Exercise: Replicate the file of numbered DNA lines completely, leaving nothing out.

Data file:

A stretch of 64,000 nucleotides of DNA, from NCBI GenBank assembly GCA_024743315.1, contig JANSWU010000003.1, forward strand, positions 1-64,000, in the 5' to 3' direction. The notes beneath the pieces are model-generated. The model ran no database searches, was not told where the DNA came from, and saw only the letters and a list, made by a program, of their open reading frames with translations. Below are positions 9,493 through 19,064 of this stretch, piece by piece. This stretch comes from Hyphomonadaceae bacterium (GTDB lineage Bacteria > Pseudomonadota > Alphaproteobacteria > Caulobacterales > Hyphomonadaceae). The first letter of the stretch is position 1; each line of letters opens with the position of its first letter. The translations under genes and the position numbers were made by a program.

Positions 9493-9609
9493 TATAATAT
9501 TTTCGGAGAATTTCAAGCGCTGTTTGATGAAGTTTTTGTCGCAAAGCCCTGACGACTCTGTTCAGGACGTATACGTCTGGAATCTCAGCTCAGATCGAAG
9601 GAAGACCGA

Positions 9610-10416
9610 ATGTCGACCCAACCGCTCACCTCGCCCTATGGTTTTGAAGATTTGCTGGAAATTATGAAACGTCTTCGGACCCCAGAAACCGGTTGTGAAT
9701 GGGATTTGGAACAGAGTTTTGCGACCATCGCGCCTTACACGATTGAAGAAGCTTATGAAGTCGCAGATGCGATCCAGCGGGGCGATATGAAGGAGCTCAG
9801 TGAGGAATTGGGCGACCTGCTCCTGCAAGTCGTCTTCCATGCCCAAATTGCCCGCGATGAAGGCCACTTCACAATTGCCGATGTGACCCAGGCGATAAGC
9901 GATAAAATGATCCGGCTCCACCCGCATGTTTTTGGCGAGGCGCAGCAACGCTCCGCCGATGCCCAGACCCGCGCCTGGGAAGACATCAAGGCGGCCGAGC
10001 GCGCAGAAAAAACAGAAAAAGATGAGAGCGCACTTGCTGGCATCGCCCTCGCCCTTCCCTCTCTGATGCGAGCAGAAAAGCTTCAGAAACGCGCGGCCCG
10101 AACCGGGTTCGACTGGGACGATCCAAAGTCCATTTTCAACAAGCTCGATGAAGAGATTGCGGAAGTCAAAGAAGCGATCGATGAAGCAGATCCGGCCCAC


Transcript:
A stretch of 64,000 nucleotides of DNA, from NCBI GenBank assembly GCA_024743315.1, contig JANSWU010000003.1, forward strand, positions 1-64,000, in the 5' to 3' direction. The notes beneath the pieces are model-generated. The model ran no database searches, was not told where the DNA came from, and saw only the letters and a list, made by a program, of their open reading frames with translations. Below are positions 9,493 through 19,064 of this stretch, piece by piece. This stretch comes from Hyphomonadaceae bacterium (GTDB lineage Bacteria > Pseudomonadota > Alphaproteobacteria > Caulobacterales > Hyphomonadaceae). The first letter of the stretch is position 1; each line of letters opens with the position of its first letter. The translations under genes and the position numbers were made by a program.

Positions 9493-9609
9493 TATAATAT
9501 TTTCGGAGAATTTCAAGCGCTGTTTGATGAAGTTTTTGTCGCAAAGCCCTGACGACTCTGTTCAGGACGTATACGTCTGGAATCTCAGCTCAGATCGAAG
9601 GAAGACCGA

Positions 9610-10416
9610 ATGTCGACCCAACCGCTCACCTCGCCCTATGGTTTTGAAGATTTGCTGGAAATTATGAAACGTCTTCGGACCCCAGAAACCGGTTGTGAAT
9701 GGGATTTGGAACAGAGTTTTGCGACCATCGCGCCTTACACGATTGAAGAAGCTTATGAAGTCGCAGATGCGATCCAGCGGGGCGATATGAAGGAGCTCAG
9801 TGAGGAATTGGGCGACCTGCTCCTGCAAGTCGTCTTCCATGCCCAAATTGCCCGCGATGAAGGCCACTTCACAATTGCCGATGTGACCCAGGCGATAAGC
9901 GATAAAATGATCCGGCTCCACCCGCATGTTTTTGGCGAGGCGCAGCAACGCTCCGCCGATGCCCAGACCCGCGCCTGGGAAGACATCAAGGCGGCCGAGC
10001 GCGCAGAAAAAACAGAAAAAGATGAGAGCGCACTTGCTGGCATCGCCCTCGCCCTTCCCTCTCTGATGCGAGCAGAAAAGCTTCAGAAACGCGCGGCCCG
10101 AACCGGGTTCGACTGGGACGATCCAAAGTCCATTTTCAACAAGCTCGATGAAGAGATTGCGGAAGTCAAAGAAGCGATCGATGAAGCAGATCCGGCCCAC